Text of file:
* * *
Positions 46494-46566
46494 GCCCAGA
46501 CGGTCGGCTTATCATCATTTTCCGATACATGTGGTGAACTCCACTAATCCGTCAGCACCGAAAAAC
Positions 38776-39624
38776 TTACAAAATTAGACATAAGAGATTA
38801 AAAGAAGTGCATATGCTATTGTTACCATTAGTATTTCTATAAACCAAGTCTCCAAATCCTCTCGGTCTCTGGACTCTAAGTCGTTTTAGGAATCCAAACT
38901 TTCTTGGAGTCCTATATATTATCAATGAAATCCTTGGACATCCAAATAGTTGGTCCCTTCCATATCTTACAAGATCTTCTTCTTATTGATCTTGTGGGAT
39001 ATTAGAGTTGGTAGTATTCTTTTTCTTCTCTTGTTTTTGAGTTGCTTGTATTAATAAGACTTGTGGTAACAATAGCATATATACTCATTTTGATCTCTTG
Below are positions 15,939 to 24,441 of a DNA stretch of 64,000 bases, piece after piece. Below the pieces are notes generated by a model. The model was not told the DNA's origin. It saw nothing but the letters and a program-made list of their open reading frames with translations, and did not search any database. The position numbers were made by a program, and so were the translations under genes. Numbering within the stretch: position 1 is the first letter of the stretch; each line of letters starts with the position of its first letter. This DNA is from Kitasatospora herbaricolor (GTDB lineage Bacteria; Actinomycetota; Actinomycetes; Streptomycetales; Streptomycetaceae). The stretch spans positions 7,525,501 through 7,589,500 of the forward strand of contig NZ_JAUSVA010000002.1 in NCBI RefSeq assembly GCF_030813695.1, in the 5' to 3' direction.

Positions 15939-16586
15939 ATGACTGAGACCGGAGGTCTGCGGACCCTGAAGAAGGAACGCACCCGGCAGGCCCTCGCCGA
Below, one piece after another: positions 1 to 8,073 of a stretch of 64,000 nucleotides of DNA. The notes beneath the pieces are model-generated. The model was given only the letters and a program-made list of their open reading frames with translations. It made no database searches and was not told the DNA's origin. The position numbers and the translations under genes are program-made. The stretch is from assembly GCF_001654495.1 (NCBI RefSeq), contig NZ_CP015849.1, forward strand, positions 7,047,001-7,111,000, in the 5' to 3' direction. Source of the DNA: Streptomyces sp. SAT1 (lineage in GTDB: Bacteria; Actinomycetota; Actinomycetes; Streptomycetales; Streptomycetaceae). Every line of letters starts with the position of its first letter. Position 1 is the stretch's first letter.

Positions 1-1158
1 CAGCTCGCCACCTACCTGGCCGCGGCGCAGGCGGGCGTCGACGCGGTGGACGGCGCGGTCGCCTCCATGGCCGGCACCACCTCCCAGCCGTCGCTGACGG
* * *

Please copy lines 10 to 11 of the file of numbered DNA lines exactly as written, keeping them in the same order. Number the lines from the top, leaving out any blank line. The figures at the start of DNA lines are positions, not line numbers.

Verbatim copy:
Positions 15939-16586
15939 ATGACTGAGACCGGAGGTCTGCGGACCCTGAAGAAGGAACGCACCCGGCAGGCCCTCGCCGA